Original Research

Mitochondrial DNA analysis of two southern African elephant populations

M.F. Essop, A.J. Hall-Martin, E.H. Harley
Koedoe | Vol 39, No 1 | a284 | DOI: https://doi.org/10.4102/koedoe.v39i1.284 | © 1996 M.F. Essop, A.J. Hall-Martin, E.H. Harley | This work is licensed under CC Attribution 4.0
Submitted: 06 August 1996 | Published: 06 August 1996

About the author(s)

M.F. Essop, University of Cape Town Medical School, South Africa
A.J. Hall-Martin, National Parks Board, South Africa
E.H. Harley, University of Cape Town Medical School, South Africa

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The modern view is that there are at most only two valid forms of the African elephant namely Loxodonta qfricana africana, the bush elephant, and L.a. cyclotis, the forest elephant (Ansell 1974; Meester et al. 1986). The Knysna elephant which was also described as a separate sub-species is now almost extinct. Plans to augment the remnant population by introducing other animals must take into account the taxonomic questions and issue of conserving elephant gene pools (Greig 1982a). Mitochondrial DNA (mtDNA) restriction fragment-size comparisons were performed on specimens from the Kruger National Park and the Addo Elephant National Park. If the Addo population's results are extrapolated to the Knysna population, it may be concluded that there is no genetic evidence for the Kruger and Knysna elephant populations to be considered as different sub-species.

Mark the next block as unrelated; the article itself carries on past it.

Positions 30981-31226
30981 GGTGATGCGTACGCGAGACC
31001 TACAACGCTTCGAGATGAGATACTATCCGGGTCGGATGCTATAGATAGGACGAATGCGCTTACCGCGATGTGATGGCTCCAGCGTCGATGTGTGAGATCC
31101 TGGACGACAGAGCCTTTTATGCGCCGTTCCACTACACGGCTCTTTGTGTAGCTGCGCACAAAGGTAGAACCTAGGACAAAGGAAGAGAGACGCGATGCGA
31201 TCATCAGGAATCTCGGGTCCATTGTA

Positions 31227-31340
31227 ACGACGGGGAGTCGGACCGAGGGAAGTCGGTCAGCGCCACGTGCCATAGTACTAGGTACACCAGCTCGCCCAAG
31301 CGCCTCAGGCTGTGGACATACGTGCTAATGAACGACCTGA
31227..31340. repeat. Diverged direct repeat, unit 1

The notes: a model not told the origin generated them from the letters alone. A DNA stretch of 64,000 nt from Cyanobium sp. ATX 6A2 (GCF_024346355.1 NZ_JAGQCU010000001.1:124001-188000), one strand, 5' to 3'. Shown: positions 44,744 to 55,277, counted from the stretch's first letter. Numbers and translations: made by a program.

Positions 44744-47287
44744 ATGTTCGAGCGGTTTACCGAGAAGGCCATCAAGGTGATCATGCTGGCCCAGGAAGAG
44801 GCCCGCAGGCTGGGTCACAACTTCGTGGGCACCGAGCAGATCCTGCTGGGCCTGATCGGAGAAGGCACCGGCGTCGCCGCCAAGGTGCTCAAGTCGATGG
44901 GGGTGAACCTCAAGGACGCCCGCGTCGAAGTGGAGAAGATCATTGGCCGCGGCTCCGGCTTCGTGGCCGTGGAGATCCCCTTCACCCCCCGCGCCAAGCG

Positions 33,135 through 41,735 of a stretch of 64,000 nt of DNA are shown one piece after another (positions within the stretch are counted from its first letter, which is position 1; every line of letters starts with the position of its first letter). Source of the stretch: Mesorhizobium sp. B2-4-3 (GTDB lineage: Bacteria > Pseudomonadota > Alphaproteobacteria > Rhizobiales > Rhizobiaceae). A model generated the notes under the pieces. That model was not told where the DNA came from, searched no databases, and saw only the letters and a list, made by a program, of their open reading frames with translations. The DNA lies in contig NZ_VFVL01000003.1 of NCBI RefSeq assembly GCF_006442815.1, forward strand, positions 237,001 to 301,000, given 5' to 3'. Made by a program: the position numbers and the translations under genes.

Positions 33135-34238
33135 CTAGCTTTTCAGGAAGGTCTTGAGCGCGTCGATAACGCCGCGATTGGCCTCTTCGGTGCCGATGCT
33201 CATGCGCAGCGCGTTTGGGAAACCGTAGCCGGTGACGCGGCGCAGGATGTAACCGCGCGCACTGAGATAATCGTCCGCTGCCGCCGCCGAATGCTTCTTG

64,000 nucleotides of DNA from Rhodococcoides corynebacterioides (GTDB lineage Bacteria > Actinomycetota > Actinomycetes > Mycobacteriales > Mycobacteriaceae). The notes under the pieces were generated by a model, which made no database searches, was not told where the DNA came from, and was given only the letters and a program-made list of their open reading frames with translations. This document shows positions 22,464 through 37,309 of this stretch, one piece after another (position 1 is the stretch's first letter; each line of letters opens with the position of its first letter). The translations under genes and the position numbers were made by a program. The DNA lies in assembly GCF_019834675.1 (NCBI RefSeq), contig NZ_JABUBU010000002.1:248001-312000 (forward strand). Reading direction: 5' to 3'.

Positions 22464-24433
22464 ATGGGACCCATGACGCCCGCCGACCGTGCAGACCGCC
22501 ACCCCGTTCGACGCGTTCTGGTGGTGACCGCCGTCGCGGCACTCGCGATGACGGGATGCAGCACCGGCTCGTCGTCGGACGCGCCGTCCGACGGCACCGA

Loxodonta, subspecies, mtDNA, Knysna, Kruger National Park, Addo Elephant National Park.


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Crossref Citations

1. Post‐bottleneck genetic diversity of elephant populations in South Africa, revealed using microsatellite analysis
Anna M. Whitehouse, Eric H. Harley
Molecular Ecology  vol: 10  issue: 9  first page: 2139  year: 2001  
doi: 10.1046/j.0962-1083.2001.01356.x